A few thoughts that may or may not lead to further enlightenment:
I went to Jim Zuckerman’s page and there I see he has free e-magazine, which on the first page says he does not like photo contests. His reasoning is that you are shooting to please yourself, not some random person who happens to be judging a contest. This is certainly a good attitude. But, as I said, if you really want to know how others feel about your work, contests and critiques are more reliable than gallery comments. If you were to photograph professionally, every potential customer becomes a judge.
Looking at other photographer’s work and deciding what you like and don’t like about a photo will help you, as will trying to figure out how a photo was lit and shot.
I also went to Bryan Peterson’s page and the first image I saw was a little boy in a green shirt, looking out of the frame with his feet cut off at the ankle joint! It seems to me, I have read cropping at the joints is a bad practice, as is having your subject looking out of the frame instead of into it. The photo was also taken in fairly harsh light! It does follow the rule of thirds, and it has complimentary red and green colours. And, a cute subject. There are a couple of points worth noting. “The Rules” are just guidelines. Knowing them is important. Knowing you can break them and still get a good, sometimes an even better photo, is important too. The other point is that in nature and reportage, you are rarely in control of the scene. Your subjects do not take direction well, if at all. Take the photo you see, when you see it. If you have a chance, take more photos and try to improve on the first one, but get the first one because if you hesitate, you miss the shot completely and it is gone forever.
In Brian’s portfolio, shot 15 is someone in a blue coat and red hat, in front of what may be an abandoned factory. It is a strange departure from the rest of the gallery. In Jim’s e-magazine, which will probably be changed out for a new one shortly, there is a section on centering your subject which shows a white rhino centered and also using rule of thirds. The article makes a couple of good cases for putting your subject in the centre, but I don’t think Brian’s image benefits from it.
Light and shadow are what photography is all about. A good book is Light Science & Magic An Introduction to Photographic Lighting, Third Edition, by Fil Hunter, Steven Biver and Paul Fuqua, from Focal Press. The link is to an even newer version -> http://www.amazon.com/Light-Science-Magic-Introduction-Photographic/dp/0240812255/ref=sr_ob_2?ie=UTF8&qid=1356706473&sr=8-2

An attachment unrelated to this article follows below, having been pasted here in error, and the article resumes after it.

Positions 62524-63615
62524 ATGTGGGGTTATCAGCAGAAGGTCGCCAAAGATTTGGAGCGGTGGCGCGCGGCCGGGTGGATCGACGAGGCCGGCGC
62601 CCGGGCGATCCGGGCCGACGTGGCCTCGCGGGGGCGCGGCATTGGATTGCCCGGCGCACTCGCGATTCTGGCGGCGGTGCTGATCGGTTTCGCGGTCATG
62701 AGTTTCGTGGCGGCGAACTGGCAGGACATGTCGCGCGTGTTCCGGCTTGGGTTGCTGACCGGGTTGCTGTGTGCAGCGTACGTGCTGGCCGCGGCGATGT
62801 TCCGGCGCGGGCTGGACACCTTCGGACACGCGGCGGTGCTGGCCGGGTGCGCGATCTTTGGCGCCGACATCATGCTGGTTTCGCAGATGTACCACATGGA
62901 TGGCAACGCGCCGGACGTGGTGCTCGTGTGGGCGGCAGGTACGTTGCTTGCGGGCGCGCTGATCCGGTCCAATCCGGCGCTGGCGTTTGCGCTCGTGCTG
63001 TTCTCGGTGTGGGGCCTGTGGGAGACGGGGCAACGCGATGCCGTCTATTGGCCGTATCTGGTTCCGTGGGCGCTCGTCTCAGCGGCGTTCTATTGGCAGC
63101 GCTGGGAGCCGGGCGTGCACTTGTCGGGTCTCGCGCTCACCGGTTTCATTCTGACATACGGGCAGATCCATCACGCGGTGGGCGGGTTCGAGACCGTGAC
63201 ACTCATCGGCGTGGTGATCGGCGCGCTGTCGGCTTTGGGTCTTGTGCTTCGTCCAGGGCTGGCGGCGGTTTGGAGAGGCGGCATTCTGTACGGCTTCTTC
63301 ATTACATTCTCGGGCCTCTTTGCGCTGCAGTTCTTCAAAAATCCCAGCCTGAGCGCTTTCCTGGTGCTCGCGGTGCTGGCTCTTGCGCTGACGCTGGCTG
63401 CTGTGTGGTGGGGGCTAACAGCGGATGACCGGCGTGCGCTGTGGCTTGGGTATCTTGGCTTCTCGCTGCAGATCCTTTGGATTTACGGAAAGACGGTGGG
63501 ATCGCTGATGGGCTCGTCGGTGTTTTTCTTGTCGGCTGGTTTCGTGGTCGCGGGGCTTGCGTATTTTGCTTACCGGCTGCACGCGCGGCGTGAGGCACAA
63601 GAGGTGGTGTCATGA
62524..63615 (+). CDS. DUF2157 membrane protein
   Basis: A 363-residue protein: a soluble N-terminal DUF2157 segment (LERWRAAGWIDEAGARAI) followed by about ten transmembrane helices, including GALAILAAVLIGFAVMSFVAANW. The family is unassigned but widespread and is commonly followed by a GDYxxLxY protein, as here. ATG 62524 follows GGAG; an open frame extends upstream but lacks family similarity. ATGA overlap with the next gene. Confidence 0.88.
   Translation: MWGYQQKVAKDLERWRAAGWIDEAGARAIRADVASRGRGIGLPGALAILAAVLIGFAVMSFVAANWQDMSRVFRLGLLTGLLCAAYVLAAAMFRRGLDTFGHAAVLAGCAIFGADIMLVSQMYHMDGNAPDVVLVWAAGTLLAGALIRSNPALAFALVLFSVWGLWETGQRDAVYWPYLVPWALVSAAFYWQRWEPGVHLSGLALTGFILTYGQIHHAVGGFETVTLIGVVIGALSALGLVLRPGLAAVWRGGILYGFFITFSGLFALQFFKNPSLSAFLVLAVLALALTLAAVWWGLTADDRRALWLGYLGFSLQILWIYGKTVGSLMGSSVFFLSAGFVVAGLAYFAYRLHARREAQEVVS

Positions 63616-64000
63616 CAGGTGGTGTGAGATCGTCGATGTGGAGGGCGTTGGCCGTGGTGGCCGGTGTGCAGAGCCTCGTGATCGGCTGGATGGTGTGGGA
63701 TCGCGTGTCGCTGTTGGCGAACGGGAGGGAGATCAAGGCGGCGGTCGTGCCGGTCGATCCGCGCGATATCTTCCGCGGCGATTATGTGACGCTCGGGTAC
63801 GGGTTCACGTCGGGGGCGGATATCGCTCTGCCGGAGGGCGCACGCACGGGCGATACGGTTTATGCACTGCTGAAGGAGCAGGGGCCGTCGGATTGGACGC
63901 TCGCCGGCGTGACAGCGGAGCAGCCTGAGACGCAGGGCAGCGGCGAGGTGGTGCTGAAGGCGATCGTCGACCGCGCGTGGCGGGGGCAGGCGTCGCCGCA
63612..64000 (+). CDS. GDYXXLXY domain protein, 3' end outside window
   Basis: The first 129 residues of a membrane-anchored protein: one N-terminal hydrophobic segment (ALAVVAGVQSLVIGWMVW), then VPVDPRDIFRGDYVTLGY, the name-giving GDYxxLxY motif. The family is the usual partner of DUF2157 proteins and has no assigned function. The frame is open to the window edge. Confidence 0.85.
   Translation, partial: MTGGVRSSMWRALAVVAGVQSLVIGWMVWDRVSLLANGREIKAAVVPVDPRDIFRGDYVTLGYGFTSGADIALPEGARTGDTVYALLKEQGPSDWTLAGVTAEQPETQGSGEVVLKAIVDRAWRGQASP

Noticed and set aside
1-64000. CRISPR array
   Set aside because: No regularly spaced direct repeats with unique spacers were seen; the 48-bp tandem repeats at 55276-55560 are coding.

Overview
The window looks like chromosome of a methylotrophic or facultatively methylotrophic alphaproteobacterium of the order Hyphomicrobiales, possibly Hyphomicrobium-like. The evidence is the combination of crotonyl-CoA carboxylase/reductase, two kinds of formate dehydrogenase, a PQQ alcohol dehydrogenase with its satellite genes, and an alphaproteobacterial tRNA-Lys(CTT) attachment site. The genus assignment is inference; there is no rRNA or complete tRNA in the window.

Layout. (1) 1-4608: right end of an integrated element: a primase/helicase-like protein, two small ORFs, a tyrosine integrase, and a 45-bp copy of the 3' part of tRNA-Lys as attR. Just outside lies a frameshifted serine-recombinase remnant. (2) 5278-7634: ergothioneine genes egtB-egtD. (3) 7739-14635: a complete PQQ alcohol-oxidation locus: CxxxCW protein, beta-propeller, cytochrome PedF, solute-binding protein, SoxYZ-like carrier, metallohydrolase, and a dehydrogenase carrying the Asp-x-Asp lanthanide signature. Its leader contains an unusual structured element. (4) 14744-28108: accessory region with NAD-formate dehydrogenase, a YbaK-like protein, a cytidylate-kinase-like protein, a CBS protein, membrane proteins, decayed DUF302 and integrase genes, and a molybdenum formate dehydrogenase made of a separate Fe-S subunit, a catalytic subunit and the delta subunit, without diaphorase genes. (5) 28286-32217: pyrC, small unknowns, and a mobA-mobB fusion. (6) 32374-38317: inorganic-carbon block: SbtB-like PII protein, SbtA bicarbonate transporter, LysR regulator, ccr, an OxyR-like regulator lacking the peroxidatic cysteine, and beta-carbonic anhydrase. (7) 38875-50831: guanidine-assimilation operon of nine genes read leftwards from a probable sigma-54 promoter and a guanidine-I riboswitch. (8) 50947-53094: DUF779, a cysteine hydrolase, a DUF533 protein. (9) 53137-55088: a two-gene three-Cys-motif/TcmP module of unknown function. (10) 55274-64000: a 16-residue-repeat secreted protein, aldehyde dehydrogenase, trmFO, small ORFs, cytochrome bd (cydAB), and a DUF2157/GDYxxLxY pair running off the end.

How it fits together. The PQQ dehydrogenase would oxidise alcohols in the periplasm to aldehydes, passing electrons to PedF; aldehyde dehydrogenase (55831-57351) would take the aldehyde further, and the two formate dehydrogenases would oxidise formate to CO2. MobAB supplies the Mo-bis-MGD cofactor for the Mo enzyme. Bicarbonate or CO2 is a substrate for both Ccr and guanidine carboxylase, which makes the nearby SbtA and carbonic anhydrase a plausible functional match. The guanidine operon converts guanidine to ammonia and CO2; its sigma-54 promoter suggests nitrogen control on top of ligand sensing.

To a degree with close-up and to a greater degree with macro, manual focus is important because the camera’s focusing system is geared to general photography and when working with extremely thin depths of field, repositioning the camera usually results in loosing the desired focus. A tripod can be helpful. Some new macro lenses have exotic image stabilization which makes hand held macro photography much easier. Film SLR’s without computerization had focusing screens with micro-prisms to aid manual focusing. The new computerized cameras have a simple ground glass or plastic focusing screen because the manufacturer expects you to use auto-focus most of the time. Lenses designed for manual focus have more travel in the focusing ring, and a different feel when in use. The Canon 50 mm f/1.8 lens is a great example of a lens for which manual focus was not a design consideration. The focusing ring is barely there!
Using a camera is a bit like driving a car. You can get the car down the road if you understand the accelerator, break and steering, but you will enjoy the experience more if you understand the seatbelts, radio, air conditioning, sun roof and so on. The main camera controls are shutter speed, aperture, focusing and ISO, but there is so much more to most modern computer driven cameras. It is worth reading the manual periodically because what may have seemed unimportant when you got the camera may be useful now that you have more experience and perhaps more peripheral gear.